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Pharmacol Biochem Behav. 2005 Oct;82(2):320-9. Epub 2005 Oct 6.

The effect of filter vent blocking and smoking topography on carbon monoxide levels in smokers.

Author information

1
Transdisciplinary Tobacco Use Research Center, Department of Psychiatry, University of Pennsylvania, 3535 Market Street, Philadelphia, PA 19104, USA. strasse3@mail.med.upenn.edu

Abstract

Two studies were conducted to examine the effect of filter vent blocking and smoking topography on carbon monoxide (CO) levels in smokers. In Study 1, 12 participants smoked two types of cigarettes (Marlboro Light and Carlton 100) under two types of blocking conditions (unblocked and half-blocked) while using a smoking topography device. Participants were restricted to 8 puffs, separated by 45 s. Significant main effects of CO boost for cigarette type and blocking condition replicated previous findings. A significant increase in CO boost for the Marlboro Light blocked condition is a novel finding for this best-selling brand. That result and the finding that topography measures did not predict CO boost made us question the reliability of CO boost. In Study 2, we examined the reliability of CO boost by recruiting 12 participants to smoke three unblocked Carlton 100 cigarettes in one session and three half-blocked in another. CO boost was significantly greater for the blocked sessions compared to the unblocked and CO boost did not differ within session, thus supporting the reliability of the measure. When participants do not switch brands within a session, smoking topography measures are predictive of CO boost.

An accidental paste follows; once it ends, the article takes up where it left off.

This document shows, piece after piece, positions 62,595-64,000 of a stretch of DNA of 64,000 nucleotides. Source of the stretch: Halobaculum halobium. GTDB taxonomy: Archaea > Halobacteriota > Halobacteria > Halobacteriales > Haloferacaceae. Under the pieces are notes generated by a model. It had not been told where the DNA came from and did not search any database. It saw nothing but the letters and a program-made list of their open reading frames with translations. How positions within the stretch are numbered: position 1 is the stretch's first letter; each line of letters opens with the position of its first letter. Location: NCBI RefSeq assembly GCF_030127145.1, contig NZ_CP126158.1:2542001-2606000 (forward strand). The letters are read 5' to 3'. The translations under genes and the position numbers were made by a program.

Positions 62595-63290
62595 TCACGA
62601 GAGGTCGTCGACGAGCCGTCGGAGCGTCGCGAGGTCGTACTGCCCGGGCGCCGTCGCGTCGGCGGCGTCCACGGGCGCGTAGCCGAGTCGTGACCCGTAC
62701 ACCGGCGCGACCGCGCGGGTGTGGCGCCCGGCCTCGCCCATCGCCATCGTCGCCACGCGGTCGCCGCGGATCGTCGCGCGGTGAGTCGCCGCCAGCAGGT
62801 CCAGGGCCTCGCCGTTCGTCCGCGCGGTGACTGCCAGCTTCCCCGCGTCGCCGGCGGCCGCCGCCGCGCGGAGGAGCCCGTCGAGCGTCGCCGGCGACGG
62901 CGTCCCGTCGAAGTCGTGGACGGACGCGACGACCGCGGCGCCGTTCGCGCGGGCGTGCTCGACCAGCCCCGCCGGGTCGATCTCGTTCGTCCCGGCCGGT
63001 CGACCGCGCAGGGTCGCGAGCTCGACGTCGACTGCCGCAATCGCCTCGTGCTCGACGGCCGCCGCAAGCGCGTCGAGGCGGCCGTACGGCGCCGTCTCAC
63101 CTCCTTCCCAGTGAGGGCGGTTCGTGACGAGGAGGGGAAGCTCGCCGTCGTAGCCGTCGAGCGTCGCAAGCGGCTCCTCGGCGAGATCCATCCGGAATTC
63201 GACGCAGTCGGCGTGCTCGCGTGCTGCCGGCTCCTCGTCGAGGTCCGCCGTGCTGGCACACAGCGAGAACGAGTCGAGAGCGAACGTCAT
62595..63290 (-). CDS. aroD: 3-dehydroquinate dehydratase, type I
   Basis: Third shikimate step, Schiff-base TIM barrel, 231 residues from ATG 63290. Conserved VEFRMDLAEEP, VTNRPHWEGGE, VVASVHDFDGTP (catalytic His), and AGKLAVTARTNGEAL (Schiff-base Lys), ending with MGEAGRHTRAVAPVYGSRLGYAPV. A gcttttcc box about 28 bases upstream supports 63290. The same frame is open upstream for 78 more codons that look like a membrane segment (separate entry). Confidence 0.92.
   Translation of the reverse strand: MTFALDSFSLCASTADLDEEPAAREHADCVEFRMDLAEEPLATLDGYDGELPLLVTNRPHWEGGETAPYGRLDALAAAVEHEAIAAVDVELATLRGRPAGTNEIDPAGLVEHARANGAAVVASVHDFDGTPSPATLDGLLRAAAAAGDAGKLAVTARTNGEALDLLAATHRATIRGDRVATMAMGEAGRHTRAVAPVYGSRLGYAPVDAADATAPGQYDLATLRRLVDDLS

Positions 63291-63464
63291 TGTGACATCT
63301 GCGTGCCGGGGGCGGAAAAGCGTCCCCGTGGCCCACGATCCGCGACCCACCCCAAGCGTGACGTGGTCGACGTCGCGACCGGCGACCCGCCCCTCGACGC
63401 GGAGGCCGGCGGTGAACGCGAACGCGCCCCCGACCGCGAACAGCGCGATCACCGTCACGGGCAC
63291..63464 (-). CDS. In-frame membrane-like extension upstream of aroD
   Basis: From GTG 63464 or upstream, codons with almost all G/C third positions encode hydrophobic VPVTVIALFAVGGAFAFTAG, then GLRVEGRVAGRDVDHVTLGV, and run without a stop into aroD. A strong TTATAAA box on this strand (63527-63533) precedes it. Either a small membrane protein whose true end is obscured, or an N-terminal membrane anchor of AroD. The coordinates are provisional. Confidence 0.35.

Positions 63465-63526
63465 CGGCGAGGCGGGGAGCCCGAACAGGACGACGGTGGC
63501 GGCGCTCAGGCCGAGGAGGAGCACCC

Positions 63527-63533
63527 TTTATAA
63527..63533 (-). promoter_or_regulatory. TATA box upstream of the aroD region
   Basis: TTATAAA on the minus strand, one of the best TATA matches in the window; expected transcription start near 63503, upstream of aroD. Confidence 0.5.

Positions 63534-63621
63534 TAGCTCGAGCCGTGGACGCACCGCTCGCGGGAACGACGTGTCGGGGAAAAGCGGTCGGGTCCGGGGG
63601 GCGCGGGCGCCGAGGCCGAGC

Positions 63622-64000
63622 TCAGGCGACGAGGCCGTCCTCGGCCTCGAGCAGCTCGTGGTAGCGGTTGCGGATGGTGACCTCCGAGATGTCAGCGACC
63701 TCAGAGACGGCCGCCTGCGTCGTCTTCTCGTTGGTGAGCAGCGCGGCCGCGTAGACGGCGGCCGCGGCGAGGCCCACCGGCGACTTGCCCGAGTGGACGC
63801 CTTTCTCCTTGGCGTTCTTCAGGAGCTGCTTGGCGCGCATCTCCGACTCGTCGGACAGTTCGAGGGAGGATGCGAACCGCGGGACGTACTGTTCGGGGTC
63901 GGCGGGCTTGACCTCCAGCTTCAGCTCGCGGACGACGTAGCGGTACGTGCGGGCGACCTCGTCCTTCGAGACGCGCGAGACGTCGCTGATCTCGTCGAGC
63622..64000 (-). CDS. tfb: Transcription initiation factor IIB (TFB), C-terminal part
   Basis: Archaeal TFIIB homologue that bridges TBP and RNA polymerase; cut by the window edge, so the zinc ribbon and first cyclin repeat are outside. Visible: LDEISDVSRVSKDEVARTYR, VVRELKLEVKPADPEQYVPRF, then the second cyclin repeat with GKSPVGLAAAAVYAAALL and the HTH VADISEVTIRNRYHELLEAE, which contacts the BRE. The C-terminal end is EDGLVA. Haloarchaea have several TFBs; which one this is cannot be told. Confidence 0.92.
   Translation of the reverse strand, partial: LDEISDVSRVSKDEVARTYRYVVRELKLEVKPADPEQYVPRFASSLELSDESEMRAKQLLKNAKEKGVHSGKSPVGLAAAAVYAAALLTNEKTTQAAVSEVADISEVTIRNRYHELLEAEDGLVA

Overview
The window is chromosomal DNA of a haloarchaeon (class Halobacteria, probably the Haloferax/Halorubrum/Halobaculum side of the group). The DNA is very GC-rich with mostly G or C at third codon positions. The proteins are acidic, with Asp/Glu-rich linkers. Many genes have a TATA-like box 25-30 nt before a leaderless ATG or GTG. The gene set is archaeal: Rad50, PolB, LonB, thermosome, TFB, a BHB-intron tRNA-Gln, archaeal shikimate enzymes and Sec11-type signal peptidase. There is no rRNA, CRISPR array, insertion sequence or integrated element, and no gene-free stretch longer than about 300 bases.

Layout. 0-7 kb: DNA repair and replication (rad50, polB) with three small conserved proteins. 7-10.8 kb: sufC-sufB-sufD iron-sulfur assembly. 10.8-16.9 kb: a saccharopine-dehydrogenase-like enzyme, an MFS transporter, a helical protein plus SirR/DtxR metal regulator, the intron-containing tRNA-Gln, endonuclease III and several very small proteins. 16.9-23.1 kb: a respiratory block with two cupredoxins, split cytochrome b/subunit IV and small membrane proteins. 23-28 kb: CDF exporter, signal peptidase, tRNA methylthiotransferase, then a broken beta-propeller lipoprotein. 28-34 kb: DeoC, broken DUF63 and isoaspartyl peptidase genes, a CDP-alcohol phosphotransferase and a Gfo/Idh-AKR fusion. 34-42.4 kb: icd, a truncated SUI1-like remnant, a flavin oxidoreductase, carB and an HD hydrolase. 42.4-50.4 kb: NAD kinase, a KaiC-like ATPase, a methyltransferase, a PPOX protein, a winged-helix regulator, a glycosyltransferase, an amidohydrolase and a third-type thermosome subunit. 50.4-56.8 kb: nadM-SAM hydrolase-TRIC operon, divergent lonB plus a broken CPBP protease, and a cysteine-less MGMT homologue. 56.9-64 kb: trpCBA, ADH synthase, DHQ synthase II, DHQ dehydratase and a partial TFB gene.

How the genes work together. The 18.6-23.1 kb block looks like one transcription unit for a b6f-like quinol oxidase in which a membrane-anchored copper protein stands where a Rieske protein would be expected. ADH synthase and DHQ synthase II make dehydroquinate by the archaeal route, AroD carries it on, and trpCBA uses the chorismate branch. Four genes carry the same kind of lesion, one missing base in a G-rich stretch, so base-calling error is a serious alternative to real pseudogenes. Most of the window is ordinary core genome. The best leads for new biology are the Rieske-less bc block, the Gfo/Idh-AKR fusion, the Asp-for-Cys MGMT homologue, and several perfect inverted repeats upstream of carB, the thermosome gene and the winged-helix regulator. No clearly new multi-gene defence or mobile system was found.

PMID:
16213579
DOI:
10.1016/j.pbb.2005.09.001
[Indexed for MEDLINE]

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